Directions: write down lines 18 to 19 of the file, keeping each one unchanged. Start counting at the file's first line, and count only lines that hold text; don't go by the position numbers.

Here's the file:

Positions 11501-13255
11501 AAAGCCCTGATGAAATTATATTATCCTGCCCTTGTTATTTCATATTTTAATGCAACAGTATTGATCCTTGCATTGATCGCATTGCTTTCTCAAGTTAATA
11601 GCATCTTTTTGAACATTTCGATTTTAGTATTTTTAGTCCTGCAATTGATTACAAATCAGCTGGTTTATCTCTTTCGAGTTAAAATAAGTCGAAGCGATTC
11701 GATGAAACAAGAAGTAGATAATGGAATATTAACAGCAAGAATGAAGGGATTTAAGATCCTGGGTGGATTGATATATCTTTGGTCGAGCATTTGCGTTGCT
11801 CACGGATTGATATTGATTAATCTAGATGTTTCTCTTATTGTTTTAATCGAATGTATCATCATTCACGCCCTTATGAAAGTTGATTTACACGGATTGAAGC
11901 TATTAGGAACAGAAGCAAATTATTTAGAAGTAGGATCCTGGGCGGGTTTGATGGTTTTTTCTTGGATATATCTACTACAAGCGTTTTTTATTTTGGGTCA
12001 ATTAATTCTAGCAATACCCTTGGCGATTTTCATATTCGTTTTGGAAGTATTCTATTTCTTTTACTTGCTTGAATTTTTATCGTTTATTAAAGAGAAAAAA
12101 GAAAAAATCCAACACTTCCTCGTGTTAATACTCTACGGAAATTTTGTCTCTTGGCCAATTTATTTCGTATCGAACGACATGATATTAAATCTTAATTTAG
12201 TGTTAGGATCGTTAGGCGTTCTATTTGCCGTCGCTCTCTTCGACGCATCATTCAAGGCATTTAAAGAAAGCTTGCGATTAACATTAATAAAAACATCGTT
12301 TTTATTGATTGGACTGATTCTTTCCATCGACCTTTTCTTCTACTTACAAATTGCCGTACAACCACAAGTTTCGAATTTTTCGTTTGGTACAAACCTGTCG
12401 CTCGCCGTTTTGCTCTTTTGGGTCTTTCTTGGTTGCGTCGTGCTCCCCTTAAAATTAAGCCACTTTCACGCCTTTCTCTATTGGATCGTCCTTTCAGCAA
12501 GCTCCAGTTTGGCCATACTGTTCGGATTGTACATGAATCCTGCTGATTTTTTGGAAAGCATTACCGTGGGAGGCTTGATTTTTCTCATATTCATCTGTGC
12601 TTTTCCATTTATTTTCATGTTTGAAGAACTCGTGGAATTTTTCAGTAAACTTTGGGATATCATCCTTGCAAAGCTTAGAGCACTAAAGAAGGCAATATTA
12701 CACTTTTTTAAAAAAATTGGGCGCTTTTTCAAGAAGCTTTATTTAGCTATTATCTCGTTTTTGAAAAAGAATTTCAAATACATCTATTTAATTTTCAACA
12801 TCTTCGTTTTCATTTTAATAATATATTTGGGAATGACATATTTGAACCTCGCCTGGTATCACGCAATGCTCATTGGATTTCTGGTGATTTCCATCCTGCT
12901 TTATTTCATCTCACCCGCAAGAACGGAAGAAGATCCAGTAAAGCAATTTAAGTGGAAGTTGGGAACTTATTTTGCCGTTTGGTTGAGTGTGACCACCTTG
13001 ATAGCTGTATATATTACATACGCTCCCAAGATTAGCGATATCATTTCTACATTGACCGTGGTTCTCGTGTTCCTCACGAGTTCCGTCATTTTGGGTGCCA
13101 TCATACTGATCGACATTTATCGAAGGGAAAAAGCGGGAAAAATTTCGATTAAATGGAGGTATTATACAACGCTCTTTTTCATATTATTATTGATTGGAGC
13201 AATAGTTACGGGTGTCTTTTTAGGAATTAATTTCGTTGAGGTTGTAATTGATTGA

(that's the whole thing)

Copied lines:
13101 TCATACTGATCGACATTTATCGAAGGGAAAAAGCGGGAAAAATTTCGATTAAATGGAGGTATTATACAACGCTCTTTTTCATATTATTATTGATTGGAGC
13201 AATAGTTACGGGTGTCTTTTTAGGAATTAATTTCGTTGAGGTTGTAATTGATTGA